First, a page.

January 6, 2014 — Women who used intrauterine devices or other long-acting, reversible contraceptives after pregnancy were four times less likely than women who used condoms or other barrier methods to become pregnant within 18 months, according to a study in the American Journal of Obstetrics and Gynecology, Reuters reports.
Despite evidence that close birth spacing increases the risk of early delivery or low birth weight, about one-third of repeat pregnancies in the U.S. occur within 18 months of the prior pregnancy, Reuters reports. The World Health Organization endorses spacing births by at least two years.
For the study, researchers from the University of California-San Francisco analyzed pregnancy spacing and contraceptive use among 117,644 women in California who had had at least two children. The researchers compared the state's birth registry with the women's health insurance claims for contraceptives through California's Medicaid program, called Medi-Cal, or through health providers offering state-funded services.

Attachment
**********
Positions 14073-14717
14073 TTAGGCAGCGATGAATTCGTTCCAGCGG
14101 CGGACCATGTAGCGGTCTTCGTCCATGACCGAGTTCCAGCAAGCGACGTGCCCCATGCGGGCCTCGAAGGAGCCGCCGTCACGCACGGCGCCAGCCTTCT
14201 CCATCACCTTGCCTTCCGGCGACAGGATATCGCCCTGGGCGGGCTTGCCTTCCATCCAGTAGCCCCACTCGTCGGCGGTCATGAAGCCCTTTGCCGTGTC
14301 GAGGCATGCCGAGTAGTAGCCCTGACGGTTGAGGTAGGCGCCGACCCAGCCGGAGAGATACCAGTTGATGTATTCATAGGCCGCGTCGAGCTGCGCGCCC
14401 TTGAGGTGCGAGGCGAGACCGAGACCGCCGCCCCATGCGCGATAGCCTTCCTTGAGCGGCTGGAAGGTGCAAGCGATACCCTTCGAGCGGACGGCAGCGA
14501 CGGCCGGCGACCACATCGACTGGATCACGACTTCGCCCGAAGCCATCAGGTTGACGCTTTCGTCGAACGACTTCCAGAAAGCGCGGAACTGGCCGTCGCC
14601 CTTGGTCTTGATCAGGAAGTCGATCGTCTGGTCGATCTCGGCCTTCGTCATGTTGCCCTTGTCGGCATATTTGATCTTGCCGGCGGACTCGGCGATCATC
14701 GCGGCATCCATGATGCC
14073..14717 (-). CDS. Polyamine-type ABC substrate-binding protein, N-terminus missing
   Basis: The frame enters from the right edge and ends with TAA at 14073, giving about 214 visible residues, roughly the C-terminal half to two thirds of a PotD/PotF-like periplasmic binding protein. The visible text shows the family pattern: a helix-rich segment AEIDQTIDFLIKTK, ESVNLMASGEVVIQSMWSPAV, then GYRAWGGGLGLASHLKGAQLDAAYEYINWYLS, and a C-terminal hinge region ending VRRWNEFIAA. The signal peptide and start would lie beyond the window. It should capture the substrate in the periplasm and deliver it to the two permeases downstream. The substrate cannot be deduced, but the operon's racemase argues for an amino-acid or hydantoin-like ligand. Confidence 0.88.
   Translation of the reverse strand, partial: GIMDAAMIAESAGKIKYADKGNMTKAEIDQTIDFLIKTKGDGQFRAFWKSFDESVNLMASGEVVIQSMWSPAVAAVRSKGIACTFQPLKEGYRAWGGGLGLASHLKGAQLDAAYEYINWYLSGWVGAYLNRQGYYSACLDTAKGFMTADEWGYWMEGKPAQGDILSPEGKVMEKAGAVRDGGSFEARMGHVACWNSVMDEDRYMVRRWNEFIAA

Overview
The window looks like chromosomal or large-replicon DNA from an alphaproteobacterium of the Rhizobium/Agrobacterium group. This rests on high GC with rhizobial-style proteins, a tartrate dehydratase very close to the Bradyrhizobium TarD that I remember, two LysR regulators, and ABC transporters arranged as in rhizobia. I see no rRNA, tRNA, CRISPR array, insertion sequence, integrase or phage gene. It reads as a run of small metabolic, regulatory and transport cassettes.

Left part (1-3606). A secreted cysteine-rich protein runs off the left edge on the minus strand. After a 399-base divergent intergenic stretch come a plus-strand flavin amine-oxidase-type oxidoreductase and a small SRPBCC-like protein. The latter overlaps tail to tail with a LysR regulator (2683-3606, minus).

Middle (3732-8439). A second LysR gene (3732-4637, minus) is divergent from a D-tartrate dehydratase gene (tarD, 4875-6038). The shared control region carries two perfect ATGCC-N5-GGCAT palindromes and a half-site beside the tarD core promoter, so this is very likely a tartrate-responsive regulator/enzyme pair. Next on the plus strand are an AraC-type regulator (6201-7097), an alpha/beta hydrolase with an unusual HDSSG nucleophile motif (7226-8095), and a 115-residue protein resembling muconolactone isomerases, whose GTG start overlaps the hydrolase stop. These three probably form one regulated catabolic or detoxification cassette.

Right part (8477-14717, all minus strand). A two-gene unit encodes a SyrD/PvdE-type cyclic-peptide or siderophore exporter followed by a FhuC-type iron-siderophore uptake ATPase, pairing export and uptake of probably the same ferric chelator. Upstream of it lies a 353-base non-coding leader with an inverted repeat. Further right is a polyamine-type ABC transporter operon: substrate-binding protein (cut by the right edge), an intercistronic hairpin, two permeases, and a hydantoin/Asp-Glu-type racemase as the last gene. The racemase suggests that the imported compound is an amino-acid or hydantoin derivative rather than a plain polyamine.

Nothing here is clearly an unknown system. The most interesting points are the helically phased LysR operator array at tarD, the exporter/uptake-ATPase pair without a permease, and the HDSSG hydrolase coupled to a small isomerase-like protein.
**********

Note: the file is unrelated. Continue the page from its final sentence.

On average, the women in the study had claims for four months of contraceptives, although one-third of the women did not have any contraceptive claims. The researchers found that 64% of the women's pregnancies were spaced by at least 18 months, while the rest were not.
The study also found that about half of the women started to use birth control pills, the ring or the patch after pregnancy. Those women were twice as likely to have pregnancies at least 18 months apart.
In addition, researchers found that women who were counseled by a certified family planning service provider were 67% more likely to wait at least 18 months between pregnancies, compared with women who used only Medi-Cal services (Raven, Reuters, 1/3).